• Only 7 per cent  of people would consider mental disability when told that a person is disabled
  • Only 26 per cent of people class facial disfigurement as a disability
  • More than a third (34 per cnt) don’t consider hearing loss to be a disability.
  • One hundred and eighty disability hate crimes are committed every day in this country.
  • Fear and loss of confidence are the most common consequences of disability harassment.
  • Prosecutions and convictions for disability hate crime fell in 2011/12 after rising three years in a row – only partly due to fewer referrals from the police

efds

TLDR: disabled people do not have life handed to them on a plate, there are so many things that people could do to make our lives easier, but they don’t. things like the pictures above were a visual example, and the sad thing is, I found all these pictures on sites that stated they were hilarious. 

The world is staked against disabled people, and so are the people, and yes not everyone is, but stop implying that disabled people have it easy, but some of the world is actively against disabled people, and some of it isn’t, but when it comes down to it, disabled people have a hard time, and a lot have to fight for basic rights.

And I’m going to presume that you aren’t disabled, and I’m sorry for making an assumption, because I know better than anyone that invisible disabilities are all too common, so please don’t try to tell us what it’s like to live with a disability if you have no idea what it’s like yourself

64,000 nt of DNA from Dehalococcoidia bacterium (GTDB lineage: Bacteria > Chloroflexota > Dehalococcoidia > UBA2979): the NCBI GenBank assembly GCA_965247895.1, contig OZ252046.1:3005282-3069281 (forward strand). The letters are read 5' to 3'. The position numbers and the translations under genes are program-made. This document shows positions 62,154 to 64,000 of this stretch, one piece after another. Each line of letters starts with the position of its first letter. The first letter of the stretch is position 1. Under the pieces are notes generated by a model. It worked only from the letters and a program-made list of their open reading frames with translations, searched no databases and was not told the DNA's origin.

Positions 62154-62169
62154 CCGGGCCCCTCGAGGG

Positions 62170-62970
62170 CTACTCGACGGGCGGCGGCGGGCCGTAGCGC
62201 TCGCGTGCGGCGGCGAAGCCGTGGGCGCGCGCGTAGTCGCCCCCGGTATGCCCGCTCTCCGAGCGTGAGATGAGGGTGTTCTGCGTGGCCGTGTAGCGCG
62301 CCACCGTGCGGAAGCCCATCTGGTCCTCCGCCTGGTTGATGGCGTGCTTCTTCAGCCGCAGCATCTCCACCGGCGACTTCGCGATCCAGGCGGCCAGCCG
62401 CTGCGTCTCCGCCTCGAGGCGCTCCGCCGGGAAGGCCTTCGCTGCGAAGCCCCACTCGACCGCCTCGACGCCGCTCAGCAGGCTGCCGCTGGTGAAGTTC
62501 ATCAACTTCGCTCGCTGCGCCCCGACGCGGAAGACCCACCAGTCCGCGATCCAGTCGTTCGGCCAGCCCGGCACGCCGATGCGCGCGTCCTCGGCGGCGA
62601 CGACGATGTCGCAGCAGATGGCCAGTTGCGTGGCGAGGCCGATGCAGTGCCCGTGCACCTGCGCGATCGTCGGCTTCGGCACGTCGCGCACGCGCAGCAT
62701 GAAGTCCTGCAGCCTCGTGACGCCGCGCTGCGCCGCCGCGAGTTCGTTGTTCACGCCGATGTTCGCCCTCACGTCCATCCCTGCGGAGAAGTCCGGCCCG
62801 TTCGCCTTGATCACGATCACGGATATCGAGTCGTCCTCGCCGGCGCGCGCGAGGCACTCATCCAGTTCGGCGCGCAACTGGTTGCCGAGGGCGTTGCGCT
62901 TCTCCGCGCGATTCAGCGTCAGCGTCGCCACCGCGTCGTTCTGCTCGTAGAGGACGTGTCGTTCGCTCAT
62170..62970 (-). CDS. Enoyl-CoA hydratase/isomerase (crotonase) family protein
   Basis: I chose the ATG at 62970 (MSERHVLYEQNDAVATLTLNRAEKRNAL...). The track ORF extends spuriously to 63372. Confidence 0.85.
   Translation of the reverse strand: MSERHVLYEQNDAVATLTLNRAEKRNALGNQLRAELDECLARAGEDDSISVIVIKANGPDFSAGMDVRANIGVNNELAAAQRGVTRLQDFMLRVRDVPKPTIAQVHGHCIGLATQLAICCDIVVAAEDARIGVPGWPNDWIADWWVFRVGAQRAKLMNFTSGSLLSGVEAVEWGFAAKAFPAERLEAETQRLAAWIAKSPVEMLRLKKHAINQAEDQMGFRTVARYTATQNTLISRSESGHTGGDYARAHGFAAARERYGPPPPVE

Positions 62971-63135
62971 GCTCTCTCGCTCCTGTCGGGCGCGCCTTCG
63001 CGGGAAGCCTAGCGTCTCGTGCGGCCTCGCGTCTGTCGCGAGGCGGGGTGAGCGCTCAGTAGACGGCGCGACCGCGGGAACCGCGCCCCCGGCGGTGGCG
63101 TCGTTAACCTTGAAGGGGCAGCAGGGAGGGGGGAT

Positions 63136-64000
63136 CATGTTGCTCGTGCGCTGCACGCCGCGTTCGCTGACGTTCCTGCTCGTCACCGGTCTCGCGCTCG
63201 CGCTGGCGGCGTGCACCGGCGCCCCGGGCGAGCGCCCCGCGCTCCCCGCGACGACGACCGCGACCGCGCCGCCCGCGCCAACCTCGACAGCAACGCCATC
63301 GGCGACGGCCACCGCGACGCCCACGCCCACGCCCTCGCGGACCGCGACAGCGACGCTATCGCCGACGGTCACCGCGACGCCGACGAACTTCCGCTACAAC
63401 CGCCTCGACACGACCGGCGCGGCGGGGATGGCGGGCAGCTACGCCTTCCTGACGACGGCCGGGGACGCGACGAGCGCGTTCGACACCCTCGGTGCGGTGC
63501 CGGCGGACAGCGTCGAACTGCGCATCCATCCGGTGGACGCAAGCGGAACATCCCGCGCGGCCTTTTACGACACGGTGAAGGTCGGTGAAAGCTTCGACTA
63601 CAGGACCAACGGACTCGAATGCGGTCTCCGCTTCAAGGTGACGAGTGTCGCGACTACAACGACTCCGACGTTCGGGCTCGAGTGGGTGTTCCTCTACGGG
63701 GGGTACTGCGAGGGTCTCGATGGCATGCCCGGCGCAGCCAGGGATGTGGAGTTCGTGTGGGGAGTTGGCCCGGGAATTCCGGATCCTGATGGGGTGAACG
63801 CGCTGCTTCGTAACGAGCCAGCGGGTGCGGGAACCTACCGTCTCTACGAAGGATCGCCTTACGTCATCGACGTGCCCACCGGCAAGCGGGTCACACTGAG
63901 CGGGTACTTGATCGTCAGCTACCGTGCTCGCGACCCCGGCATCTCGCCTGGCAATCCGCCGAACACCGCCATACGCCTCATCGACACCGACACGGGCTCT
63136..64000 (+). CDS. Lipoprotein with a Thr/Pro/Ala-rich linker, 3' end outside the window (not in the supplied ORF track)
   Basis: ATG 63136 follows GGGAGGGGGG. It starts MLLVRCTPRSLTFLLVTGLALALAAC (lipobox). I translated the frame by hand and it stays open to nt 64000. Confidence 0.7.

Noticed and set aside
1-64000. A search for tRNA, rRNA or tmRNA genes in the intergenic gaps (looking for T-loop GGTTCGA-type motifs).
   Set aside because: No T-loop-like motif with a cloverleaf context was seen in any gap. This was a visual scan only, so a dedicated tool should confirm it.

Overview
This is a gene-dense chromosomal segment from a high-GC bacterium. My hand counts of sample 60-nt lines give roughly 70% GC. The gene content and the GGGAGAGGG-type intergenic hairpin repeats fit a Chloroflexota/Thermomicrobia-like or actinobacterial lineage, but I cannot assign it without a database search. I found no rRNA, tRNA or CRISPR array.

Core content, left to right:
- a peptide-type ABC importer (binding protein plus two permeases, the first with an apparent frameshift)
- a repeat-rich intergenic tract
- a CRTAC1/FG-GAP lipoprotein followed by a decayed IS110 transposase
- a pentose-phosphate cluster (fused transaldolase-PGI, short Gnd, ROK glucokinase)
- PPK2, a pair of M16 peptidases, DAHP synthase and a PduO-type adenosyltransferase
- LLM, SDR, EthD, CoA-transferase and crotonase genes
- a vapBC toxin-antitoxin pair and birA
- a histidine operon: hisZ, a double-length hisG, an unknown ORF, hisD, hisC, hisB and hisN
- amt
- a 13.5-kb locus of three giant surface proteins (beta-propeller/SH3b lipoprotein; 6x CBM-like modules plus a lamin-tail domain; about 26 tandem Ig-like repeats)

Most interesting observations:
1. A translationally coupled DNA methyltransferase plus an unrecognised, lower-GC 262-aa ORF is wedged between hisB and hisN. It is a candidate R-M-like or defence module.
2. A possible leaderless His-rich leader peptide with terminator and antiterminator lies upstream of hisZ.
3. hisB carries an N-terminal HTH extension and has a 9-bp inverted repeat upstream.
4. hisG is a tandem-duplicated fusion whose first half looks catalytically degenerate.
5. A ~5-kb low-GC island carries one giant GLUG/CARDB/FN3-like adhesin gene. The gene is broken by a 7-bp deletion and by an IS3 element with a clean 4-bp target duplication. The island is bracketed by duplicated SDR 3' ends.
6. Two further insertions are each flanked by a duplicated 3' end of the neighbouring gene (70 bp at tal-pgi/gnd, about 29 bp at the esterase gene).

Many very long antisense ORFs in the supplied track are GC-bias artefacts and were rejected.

(via aflyingcontradiction)

nprglobalhealth:

Taliban In Pakistan Derails World Polio Eradication

Last January Salma Jaffar was shot while she was going door-to-door in Karachi, giving children drops of the polio vaccine.

"Even when they took out the pistol, I couldn’t understand why he was taking out the gun," Jaffar says of the two men who pulled up on a motorcycle and started shooting at the vaccination team.

"But when he opened fire, that is when I thought it was the end of the life," she says. "My first thought was that I won’t be able to see my children again."

Jaffar was shot four times: twice in her arm and twice in her chest. She spent the next three weeks in an intensive care unit.

Three of her colleagues weren’t as fortunate and died in the attack. They are among the more than 60 polio workers who have been killed since the Pakistani Taliban banned polio immunization in 2012.

Today the militant group continues to threaten to kill not only vaccinators, but also parents who get their children immunized. That threat has had a chilling effect on anti-polio efforts nationwide. And it completely halted vaccination drives in some Taliban-controlled areas. It’s in these places that the crippling virus has come roaring back — and threatened to stymie global efforts to wipe out polio.